Jason has covered low-voltage electronics as an editor since 1990. He joined EH Publishing in 2000, and before that served as publisher and editor of Security Sales, a leading magazine for the security industry. He served as chairman of the Security Industry Association’s Education Committee from 2000-2004 and sat on the board of that association from 1998-2002. He is also a former board member of the Alarm Industry Research and Educational Foundation. He is currently a member of the CEDIA Education Action Team for Electronic Systems Business. Jason graduated from the University of Southern California. Have a suggestion or a topic you want to read more about? Email Jason at [email protected]

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  Article Topics


Business · Sales & Marketing · News · Media · Slideshow · Business Resource · MRI · All Topics
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Comments

Posted by Scot Hulshizer on November 6, 2017

Designs will always change, and while I think it is good to be current and appear relevant, the key consideration is how effective the messaging on the side will be to someone that sees the vehicle on the road or parked at a job site.  I can’t count how many times I’ve pulled up next to a commercial vehicle at a stoplight and made note of the name of the company if they offered services that I had been thinking about purchasing.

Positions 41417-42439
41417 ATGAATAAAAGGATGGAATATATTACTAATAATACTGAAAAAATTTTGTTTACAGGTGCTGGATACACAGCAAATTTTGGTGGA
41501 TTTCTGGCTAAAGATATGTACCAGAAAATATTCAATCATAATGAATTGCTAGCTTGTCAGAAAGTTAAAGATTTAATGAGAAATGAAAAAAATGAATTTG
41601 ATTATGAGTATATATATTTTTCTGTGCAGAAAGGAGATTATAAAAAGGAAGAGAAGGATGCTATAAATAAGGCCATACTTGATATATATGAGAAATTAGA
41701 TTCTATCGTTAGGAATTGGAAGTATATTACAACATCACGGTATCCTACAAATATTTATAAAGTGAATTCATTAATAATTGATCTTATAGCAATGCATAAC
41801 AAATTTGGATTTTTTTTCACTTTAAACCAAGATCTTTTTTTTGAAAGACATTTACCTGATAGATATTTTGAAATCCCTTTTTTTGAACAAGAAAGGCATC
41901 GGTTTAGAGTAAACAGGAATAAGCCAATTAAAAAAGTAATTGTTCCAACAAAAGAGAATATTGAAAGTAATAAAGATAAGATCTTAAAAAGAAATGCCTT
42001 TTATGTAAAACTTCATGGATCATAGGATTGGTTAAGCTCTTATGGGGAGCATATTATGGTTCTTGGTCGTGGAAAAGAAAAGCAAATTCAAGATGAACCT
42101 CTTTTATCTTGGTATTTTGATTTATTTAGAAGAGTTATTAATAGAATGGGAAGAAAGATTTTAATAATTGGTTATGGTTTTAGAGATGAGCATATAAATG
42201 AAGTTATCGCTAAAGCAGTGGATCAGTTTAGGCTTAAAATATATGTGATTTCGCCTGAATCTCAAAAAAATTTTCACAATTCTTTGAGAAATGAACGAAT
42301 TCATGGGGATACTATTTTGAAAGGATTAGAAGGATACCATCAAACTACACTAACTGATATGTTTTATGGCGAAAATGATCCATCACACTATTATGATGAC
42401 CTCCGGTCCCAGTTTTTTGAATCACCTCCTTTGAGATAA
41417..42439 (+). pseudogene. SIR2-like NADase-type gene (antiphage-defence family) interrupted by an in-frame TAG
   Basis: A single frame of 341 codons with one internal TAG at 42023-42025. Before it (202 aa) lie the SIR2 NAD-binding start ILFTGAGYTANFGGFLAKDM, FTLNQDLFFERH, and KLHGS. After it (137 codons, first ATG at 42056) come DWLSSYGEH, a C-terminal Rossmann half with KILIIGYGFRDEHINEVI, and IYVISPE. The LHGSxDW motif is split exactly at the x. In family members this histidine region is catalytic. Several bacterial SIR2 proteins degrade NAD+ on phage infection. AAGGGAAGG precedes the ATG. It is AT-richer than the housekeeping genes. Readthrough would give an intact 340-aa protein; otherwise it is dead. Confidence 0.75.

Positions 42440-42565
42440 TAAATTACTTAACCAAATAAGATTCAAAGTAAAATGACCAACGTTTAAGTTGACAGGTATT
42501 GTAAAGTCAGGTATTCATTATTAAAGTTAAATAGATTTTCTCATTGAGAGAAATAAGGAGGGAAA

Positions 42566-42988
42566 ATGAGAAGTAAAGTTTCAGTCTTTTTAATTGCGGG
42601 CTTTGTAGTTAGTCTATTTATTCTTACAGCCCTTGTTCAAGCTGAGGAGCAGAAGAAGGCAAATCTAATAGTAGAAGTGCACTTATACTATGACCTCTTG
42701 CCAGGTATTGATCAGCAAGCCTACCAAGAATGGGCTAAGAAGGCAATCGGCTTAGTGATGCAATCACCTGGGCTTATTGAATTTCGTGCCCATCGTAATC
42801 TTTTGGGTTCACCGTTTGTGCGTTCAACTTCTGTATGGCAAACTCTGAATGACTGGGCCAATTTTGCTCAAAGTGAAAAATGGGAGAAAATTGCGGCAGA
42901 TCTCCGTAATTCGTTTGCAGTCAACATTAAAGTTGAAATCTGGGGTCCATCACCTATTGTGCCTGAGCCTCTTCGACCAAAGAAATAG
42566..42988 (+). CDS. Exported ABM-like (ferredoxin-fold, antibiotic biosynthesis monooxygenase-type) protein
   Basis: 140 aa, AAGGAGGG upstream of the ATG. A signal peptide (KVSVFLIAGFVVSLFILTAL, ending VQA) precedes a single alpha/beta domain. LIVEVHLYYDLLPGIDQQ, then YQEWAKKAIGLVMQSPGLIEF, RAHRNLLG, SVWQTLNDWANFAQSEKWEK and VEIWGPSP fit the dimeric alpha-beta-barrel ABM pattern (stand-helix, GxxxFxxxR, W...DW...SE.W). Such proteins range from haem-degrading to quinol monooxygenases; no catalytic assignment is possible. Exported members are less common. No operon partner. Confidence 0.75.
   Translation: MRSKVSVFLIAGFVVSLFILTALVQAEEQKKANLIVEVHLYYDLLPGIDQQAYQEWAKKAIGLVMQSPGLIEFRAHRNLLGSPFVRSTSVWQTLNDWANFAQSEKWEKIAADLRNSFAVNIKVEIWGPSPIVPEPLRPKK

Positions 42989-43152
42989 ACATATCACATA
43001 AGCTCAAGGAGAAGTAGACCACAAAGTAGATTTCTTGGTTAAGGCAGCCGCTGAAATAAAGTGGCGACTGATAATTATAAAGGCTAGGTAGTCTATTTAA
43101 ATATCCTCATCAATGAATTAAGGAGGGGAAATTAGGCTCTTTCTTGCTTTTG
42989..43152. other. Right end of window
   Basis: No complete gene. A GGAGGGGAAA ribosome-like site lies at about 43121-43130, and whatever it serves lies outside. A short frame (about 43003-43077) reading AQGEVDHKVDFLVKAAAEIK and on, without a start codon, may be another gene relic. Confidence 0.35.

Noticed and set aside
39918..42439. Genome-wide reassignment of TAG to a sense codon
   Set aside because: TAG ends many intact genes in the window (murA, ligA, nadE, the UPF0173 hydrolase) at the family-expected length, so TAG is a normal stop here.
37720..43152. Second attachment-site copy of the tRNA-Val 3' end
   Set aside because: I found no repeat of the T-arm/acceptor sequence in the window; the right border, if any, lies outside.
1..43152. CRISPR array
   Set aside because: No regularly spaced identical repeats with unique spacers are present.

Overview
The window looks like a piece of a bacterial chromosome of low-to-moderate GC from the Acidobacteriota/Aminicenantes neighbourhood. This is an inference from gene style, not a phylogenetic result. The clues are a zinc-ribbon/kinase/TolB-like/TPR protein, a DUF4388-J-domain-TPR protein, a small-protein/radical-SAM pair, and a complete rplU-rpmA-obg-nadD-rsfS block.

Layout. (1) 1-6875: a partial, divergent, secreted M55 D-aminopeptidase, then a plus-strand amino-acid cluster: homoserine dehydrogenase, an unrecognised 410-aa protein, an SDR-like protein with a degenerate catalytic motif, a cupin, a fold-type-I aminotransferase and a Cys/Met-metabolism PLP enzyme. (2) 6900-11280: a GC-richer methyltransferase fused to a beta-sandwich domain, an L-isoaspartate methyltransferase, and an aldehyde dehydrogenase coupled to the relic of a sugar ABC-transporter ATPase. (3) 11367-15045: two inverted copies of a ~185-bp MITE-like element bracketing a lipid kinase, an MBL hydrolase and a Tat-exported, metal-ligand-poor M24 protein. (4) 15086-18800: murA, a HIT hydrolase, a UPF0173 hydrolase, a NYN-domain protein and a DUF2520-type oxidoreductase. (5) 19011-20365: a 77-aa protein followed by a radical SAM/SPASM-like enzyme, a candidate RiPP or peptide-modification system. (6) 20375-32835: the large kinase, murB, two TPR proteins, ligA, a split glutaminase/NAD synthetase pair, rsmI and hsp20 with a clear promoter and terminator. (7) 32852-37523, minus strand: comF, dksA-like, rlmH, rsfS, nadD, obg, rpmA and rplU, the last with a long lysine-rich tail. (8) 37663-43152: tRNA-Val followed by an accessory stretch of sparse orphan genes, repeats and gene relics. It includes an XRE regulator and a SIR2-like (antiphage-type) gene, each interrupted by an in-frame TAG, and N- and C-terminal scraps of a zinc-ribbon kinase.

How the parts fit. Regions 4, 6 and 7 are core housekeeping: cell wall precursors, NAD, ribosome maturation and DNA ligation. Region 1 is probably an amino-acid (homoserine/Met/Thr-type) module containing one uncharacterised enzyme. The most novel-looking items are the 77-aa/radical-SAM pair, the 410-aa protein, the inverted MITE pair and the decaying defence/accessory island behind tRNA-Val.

I think the critical elements are the name of the company (preferably not part of an obscure logo that is hard to read from a distance), the specific types of services offered, and basic contact information.  For a non-exclusive integrator representing multiple brands, I would avoid adding them.

It would be interesting to hear from anyone who has a specific story where changing their fleet branding resulted in a quantifiable increase in sales that could be directly attributed to the change.

Posted by MickMac on November 5, 2017

I know which one is least likely to be broken into in search of AV goodies(!)

Posted by Connected Living Inc. on November 5, 2017

I agree.  Most of these look dated.  We struggled with what to put on our trucks and decided to try and keep it simple and clean. https://www.instagram.com/p/BK_U736A7XA/?taken-by=connectedliving